Malawi is losing 140 megawatts a day in electricity generation due to siltation and hyacinth in the Shire river – the country’s longest river which hosts the main hydro power stations.

The result, according to a 2003 study, has been intermittent power supply causing trade and industry sectors to be losing an estimated K40 million ($230,000) per day.

Increasing demand for water because of needs in agriculture, industry, energy, transport, fisheries and forestry, leaves the southern African nation with no choice but to find a way of how policy makers can work with communities.

The latest state of the environment report says the only solution available to policy makers include development of public-private partnerships in ecotourism, which could provide financial incentives for poor people to conserve biodiversity.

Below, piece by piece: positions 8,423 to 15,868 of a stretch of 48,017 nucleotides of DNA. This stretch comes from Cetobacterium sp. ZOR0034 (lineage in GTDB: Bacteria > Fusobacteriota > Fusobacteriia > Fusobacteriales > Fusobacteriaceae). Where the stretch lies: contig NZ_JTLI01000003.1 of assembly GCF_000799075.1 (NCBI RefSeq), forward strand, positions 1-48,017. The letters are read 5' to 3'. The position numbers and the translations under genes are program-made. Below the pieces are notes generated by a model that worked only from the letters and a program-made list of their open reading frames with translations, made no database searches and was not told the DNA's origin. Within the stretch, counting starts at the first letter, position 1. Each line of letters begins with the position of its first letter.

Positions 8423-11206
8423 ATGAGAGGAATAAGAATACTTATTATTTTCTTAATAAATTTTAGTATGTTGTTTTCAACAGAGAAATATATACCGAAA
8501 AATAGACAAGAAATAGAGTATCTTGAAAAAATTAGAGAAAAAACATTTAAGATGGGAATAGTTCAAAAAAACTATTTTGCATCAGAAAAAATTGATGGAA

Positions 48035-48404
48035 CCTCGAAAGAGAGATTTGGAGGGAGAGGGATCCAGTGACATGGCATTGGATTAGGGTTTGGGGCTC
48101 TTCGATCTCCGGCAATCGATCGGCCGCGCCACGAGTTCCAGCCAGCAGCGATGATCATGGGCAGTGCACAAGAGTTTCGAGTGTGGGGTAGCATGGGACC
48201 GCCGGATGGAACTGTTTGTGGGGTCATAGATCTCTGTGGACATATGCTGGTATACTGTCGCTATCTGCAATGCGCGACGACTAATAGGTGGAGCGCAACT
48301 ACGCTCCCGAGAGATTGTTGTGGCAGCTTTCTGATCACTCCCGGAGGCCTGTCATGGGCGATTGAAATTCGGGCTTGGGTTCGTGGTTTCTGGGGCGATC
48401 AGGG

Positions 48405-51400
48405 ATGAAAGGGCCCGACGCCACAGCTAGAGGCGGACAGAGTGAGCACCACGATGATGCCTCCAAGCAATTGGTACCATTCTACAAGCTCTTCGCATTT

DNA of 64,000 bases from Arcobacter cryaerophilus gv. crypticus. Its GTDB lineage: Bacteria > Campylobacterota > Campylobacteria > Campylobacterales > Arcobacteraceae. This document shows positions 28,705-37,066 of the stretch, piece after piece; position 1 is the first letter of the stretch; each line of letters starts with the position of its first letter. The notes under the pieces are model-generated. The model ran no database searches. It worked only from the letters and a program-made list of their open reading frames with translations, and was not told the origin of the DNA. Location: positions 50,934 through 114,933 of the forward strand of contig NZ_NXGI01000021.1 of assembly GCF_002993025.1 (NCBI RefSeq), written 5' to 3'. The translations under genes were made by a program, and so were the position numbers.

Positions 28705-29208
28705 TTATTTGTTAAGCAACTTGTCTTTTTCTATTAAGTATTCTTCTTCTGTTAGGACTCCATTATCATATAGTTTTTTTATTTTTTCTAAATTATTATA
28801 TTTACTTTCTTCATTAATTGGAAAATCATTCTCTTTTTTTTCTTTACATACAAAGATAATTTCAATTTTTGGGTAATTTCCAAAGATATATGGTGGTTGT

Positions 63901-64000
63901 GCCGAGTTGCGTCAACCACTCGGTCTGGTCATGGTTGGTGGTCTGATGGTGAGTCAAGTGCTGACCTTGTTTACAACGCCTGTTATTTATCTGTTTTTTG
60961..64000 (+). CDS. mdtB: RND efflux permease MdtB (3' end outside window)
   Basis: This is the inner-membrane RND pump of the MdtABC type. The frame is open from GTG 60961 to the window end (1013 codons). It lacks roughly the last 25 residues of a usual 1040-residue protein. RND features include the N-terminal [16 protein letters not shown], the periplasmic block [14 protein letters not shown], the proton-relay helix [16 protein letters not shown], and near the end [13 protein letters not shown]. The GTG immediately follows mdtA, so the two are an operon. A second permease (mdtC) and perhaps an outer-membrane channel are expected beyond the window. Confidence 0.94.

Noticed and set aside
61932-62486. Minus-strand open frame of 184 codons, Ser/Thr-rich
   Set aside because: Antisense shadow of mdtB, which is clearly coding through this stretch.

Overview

“Gender mainstreaming into conservation programmes since women typically collect forest products, extending and improving the payment for Ecosystems Services program, in which businesses in power generation pay communities for maintenance of catchment area ecosystem services,” says the 2010 environment report

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